9. Riviere JE, Kaufmann GM, Bright RM. Prophylactic use of systemic antimicrobial drugs in surgery. The Compendium on Continuing Education for the Practicing Veterinarian 1981;3(4):345 - 354

10. Swaim SF. A "walking" suture technique for closure of large skin defects in the dog and cat. Journal of the American Animal Hospital Association 1976;12(4):597 - 599

11. Kirby R. Systemic inflammatory response syndrome: How to keap them alive! Proceedings of W.S.A.V.A. XIX World Congress, Durban 1994:186-194

These guidelines for bite wound management in dogs and cats was compiled and is currently (December 1996) in use by the surgeons in the Small Animal Section, Department of Surgery, University of Pretoria, Faculty of Veterinary Science, Onderstepoort.


Prof G L Coetzee - Acting Head of Small Animal Section

Prof A M Lübbe

Dr N Lambrechts

Dr M Booth

(Published -December 1996)

Euthanasia in Adult Non feral Cats and Dogs

Intra-peritoneal injection is the second method of choice on the following grounds:

The absorption of drugs placed into the peritoneal cavity may be erratic.  Clinically, this means that the intake of euthanasia agents may be slow and prolonged.  All euthanasia agents currently available in South Africa are barbiturate based.  With slow absorption of the anaesthetic agent, the phases of voluntary excitement may be seen after intra-peritoneal injection.   The excitatory effects are seldom seen.  It is advised in United States protocols for intra-peritoneal euthanasia to place the patient in a quiet environment during this phase to avoid unnecessary excitement.  Sedative drugs will also reduce the incidence of excitation.  Erratic absorption may be partial overcome by increasing the dose of the euthanasia agent given intra-peritoneal.  No specific dose is currently available but guides recommend at least doubling the dose;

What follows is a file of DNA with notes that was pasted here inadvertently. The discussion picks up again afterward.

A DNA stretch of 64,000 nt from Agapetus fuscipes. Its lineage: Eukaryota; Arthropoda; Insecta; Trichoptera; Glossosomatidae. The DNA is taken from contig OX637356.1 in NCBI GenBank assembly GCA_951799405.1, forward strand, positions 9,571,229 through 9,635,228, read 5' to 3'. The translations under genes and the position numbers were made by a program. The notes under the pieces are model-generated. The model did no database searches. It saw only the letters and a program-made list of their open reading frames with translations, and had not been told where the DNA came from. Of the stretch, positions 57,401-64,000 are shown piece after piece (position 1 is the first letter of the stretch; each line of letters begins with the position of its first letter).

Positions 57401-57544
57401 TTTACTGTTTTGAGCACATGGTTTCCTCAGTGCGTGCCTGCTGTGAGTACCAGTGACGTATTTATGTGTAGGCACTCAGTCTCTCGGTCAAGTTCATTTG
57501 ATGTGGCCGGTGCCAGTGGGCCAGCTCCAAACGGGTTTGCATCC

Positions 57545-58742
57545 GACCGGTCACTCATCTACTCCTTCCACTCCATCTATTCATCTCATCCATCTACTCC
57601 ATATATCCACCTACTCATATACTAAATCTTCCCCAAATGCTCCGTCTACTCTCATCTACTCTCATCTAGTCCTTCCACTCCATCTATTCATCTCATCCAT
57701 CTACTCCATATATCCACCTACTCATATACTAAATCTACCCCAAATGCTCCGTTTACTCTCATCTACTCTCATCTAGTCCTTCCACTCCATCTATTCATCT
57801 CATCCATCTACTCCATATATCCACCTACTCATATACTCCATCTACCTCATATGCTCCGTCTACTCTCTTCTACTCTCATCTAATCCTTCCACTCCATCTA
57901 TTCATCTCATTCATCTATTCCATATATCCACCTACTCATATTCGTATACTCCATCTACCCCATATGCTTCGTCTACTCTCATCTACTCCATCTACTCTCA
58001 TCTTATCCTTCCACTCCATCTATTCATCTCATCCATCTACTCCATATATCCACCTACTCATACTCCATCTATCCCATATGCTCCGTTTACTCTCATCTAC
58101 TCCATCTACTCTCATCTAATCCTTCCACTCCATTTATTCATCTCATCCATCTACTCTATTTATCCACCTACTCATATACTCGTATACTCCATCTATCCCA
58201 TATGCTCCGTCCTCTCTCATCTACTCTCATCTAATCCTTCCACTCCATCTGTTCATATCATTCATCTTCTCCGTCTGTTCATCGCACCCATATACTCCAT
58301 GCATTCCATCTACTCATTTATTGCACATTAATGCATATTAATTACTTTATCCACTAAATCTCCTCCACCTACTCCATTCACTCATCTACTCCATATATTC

Should injection of the euthanasia agent occur in the loops of the gastro-intestinal tract, euthanasia is unlikely to be achieved.  Rupture and damage to abdominal organs are potential complications.  Meticulous attention to the techniques of intra-peritoneal injection needs to be paid;

Delayed absorption of drugs may lead to unnecessary suffering of patient.  This may be of particular importance in patients in shock;

Intra-peritoneal injection of barbiturates is irritant to the peritoneum.  Clinically, pain on injection with pentobarbitone is usually not seen.  Intra-peritoneal administration of barbiturates for anaesthesia is only recommended for non-recovery surgery due to the peritonitis that forms.  As a method of euthanasia, the peritonitis induced, per se, is not problematic; and